Cleanse + Release
“The autumn begins with harvest and ends with colder, shorter days full of reflection and gratitude. The light wanes and all the creatures of the earth turn inward and downward in preparation for the winter. Many seeds are scattered for the coming spring, and many are gathered and eaten, too. We enjoy the last bounty of the harvest.
As nature slows down, we build our resources and energy to prepare for the approaching winter by eating warm, nourishing foods. The drying energy of autumn can be balanced by eating late winter squashes, potatoes, nuts and seeds that also build strength and resistance to disease for the coming winter.”
In Prayers of Honoring Grief, Pixie Lighthorse notes the following in regards to Autumn, the West. She says we are invited into inward healing, often passed over in hurried attempts to sidestep the pain of messy hardships. Here lies the repository for the pieces and parts that we have not time for. It is the graveyard at the crossroads where grief work thrives. Travel into the underworld to desegregate rejected aspects.
“Winter is cold and slow. The world outside is quiet and sleepy, and may be blanketed in snow and ice. The days are dark and short, with a pristine stillness. Aside from a few adventurous creatures, there is little activity to be seen. The trees stand bare and silent, or covered in snow, while the birds rest between their limbs.
During this time, we, too, can be quiet and still. We spend most of our days indoors, reading, crafting, writing, working on projects. Winter is a time to “go within” and nourish our bodies and souls with deep introspection and journaling.
The food we eat in the wintertime should be equally wholesome and warming. Stews, cooked whole grains, beans, and lots of spicy herbs and curries are in order this time of year. Good fats such as olive oil, coconut oil, and avocado help keep us not only warm but also ward off dryness.”
6 week of darkening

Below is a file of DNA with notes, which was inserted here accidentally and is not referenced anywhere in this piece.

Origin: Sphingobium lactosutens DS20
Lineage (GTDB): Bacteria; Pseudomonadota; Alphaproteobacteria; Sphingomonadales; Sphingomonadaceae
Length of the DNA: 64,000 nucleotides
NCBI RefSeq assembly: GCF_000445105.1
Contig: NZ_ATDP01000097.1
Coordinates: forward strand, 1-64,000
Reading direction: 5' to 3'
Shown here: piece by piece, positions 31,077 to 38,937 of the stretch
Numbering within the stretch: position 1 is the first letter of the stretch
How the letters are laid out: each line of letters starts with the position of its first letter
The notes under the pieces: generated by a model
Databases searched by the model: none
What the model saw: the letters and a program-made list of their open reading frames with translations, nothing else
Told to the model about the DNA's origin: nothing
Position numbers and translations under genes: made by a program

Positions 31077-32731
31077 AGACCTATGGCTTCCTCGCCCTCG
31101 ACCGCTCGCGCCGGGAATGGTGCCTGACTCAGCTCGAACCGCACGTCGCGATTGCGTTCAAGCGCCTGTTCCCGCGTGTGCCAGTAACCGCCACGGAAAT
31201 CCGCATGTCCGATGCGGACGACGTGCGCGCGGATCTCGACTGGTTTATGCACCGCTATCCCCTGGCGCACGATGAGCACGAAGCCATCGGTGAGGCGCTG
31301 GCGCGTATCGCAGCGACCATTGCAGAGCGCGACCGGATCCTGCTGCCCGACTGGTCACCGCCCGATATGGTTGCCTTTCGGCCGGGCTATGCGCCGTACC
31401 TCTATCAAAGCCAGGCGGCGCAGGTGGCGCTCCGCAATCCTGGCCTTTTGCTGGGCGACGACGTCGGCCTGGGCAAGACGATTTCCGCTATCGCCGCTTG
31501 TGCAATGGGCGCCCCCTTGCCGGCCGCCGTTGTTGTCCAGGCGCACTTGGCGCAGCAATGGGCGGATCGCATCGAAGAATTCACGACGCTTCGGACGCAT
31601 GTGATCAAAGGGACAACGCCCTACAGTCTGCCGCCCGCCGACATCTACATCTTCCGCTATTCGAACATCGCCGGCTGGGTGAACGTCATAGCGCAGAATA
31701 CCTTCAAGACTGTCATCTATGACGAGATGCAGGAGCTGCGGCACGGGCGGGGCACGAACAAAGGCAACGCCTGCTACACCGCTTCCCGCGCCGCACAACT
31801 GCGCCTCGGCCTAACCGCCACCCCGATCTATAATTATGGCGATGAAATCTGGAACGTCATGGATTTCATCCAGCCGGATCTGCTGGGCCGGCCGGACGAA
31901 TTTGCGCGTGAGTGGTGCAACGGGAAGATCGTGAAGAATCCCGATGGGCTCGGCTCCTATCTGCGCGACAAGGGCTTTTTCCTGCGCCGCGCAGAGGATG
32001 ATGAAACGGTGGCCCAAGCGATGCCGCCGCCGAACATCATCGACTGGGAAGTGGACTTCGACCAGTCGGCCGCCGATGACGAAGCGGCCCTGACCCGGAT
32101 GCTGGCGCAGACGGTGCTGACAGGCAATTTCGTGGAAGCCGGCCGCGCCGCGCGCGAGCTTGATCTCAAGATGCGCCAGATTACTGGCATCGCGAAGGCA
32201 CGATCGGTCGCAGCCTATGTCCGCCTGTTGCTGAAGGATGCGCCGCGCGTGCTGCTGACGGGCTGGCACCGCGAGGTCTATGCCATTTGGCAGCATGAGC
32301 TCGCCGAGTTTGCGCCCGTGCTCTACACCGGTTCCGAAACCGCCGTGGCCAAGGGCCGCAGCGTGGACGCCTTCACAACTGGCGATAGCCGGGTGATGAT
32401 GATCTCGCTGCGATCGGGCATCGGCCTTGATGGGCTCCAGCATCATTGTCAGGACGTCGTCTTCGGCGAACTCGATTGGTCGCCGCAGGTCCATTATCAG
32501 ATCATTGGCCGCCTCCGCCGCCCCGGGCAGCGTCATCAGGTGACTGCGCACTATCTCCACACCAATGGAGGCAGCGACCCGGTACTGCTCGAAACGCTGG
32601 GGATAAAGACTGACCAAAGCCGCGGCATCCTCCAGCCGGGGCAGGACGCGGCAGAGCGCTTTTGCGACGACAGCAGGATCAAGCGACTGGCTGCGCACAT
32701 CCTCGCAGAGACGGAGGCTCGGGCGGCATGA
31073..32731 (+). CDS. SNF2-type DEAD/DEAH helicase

6 weeks of darkening
Winter is a time for drawing inward and experiencing the fallow time, the time of deep potency and the energy of contraction. Nature covers everything in blankets of snow, ice, clouds and shifts the light. With the preparation done in Fall, this season a gorgeous time to slow it down, settle in by the fire at home, and draw inward until Spring.
“In the cycle of life, spring is a time for growth and renewal. After the deep dark winter, we can throw open the windows to drink in the fresh air, savor the sunlight, rain, and sweet and pungent scents that nourish the full spectrum of our senses. Sleepy plants and animals surface from their slumber, new and crisp, ready for a fresh start. As we enter spring, we, too, emerge from our wintery slumber. This is a time to wake up our minds and bodies in preparation for the heat and movement of the summer. We slowly shed our winter weight along with our heavy clothes, sweep out winter's cobwebs, and begin to eat lighter and move around outside more.
The first plants to emerge in the spring are often called spring tonics. Some of these tender, new herbs include young dandelion and other greens, chickweed, young poke shoots, and nettles. Traditionally thought to “purify the blood,” these plants more likely help spark digestion and stimulate liver function. They also help stimulate lymphatic flow. They help the body “wake up” after a long winter. Incorporating spring tonics into the diet in the early part of spring helps us acclimate to the changes of the season to keep us happy and healthy.”
Winter gives way to warmth, fluidity, fertility. This is the time to plant seeds, clarify intentions and get working to ensure future abundance. After a long rest during winter, we are ready to get moving!
Ah Summer, the season of enjoyment, gentleness, generosity. The time where we share, celebrate, and seek shade. Languishing in the long days and listening to the laughter of friends, family, and little ones.
”In the summer months, the new life that emerged in spring is dancing in its full expression and the sun is high in the sky casting warmth upon the land.
During the summer, like the bees, flowers, and animals, we are also fully active and engaged in the world. Food is plentiful, and we need not worry about expending all of our resources trying to stay warm. We can eat as many fresh fruits and vegetables as possible to help us cool, visit farm stands for the freshest food, and tend our vegetable and herb gardens.”